Canada: Highlights From The National Energy Board Modernization Report

Last Updated: May 30 2017
Article by Bernard Roth, Laura K. Estep and Dan Collins

On May 15, 2017, the Expert Panel on the Modernization of the National Energy Board (NEB) delivered its report, Forward, Together: Enabling Canada's Clean, Safe, and Secure Energy Future (Report). The Panel was appointed in the fall of 2016 by Canada's Minister of Natural Resources to meet one of the priorities identified in the mandate letter issued to the Minister by the Prime Minister. The Panel was tasked with reviewing the structure, role and mandate of the NEB. This Report comes following a separate report by another expert panel as part of a review of the Canadian environmental assessment process.


The NEB's current core functions include lifecycle regulation of interprovincial and international oil and gas pipelines, international power lines, and designated interprovincial power lines. The NEB is also responsible for publishing information on Canada's energy markets.

The Panel recommends separating these functions by creating two new entities: the Canadian Energy Transmission Commission (CETC) and the Canadian Energy Information Agency (CEIA) to preserve the perceived credibility of the information and to ensure that the new agency can "tell it like it is" on energy matters. The Panel recommends that the CEIA be located close to Statistics Canada, Natural Resources, and Environment and Climate Change Canada, in Ottawa.

The Panel recommends that the CETC inherit the NEB's role as an independent, quasi-judicial body with authority to approve or deny projects based on technical criteria and environmental assessments. The proposed CETC would conduct its review of "major projects" and "significant projects" within its jurisdiction jointly with the Canadian Environmental Assessment Agency (CEA Agency). The proposed review process is examined in greater detail below. Like the NEB, the CETC would be responsible for energy imports and exports, as well as compliance verification, enforcement action and emergency response oversight.

The Panel also makes a number of recommendations related to the governance of the CETC and the appointment of hearing commissioners. The Report highlights that a number of parties expressed concern with the National Energy Board Act, RSC 1985, c N-7 (NEB Act) requirement that the NEB head office be located in Calgary, and that any NEB member reside in or within a reasonable commuting distant of Calgary. Participants suggested these requirements raised concerns about the NEB's independence. The Panel resisted suggestions to relocate the entire organization of the CETC to Ottawa. However, the Panel did recommend that the CETC board of directors, as well as staff and resources related to electricity transmission, be based in Ottawa. The Panel also recommends removing the residency requirement for hearing commissions in favour of a "transparent competency model".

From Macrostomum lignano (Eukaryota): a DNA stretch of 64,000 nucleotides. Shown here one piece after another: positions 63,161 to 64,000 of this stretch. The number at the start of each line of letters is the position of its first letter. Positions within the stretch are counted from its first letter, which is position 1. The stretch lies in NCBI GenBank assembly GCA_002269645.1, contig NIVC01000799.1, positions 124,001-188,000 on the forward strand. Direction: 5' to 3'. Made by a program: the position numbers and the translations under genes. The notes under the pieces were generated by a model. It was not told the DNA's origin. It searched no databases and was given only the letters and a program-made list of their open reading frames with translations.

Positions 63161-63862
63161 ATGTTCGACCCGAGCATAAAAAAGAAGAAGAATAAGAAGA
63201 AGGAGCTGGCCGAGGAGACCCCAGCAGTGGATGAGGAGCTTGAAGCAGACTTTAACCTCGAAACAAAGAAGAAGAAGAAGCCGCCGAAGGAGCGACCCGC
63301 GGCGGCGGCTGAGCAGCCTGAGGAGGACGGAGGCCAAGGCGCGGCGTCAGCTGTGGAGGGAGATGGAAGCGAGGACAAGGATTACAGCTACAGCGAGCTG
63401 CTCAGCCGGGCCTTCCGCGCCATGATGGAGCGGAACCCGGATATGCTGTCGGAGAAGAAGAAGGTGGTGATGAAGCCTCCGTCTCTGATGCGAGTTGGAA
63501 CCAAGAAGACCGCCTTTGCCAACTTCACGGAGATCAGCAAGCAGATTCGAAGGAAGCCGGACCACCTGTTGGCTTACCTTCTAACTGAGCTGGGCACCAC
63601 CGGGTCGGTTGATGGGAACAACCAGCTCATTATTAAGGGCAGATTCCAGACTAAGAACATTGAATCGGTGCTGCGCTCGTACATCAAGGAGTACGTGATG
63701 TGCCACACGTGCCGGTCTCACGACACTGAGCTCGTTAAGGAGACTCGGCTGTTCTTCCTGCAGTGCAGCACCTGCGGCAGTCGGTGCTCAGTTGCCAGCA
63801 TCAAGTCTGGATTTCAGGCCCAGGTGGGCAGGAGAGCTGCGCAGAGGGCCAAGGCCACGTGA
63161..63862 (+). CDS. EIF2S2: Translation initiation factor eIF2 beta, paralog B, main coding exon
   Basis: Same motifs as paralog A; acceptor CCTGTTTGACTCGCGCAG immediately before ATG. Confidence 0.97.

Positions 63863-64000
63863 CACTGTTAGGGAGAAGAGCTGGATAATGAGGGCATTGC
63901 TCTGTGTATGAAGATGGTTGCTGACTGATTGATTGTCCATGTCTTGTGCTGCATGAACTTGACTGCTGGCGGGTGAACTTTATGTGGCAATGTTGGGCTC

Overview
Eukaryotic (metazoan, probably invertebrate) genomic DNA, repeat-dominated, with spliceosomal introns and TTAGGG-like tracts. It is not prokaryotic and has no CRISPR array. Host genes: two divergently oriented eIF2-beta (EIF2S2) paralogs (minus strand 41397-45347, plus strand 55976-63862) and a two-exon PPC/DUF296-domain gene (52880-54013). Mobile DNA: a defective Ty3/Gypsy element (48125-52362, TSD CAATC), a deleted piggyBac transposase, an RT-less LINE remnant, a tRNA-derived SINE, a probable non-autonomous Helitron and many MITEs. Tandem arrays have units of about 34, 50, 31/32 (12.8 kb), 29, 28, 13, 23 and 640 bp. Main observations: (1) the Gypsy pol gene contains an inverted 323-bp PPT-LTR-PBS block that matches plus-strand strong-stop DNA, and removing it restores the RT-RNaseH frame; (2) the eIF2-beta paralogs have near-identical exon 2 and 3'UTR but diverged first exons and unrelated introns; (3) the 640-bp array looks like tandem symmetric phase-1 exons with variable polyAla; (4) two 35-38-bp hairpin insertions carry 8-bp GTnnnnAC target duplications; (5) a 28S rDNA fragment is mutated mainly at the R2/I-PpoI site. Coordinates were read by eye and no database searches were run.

Arguably the most significant recommendations in the Report relate to the proposed changes to the process for reviewing new project applications. According to the Panel, the nature of the review should depend to some extent on the nature of the proposed project. The Report identifies three different categories of projects for determining the appropriate review process, with no discussion of the distinction between each category of project:

  1. "Major projects" or "projects of national consequence" would need to complete a two-stage review process. First, a proposed major project would need to receive a "national interest" determination from the Governor in Council (GIC), commonly known as the Federal Cabinet. Following that decision, the proposed major project would need to be licenced following a technical review and environmental assessment conducted jointly by the CETC and the CEA Agency.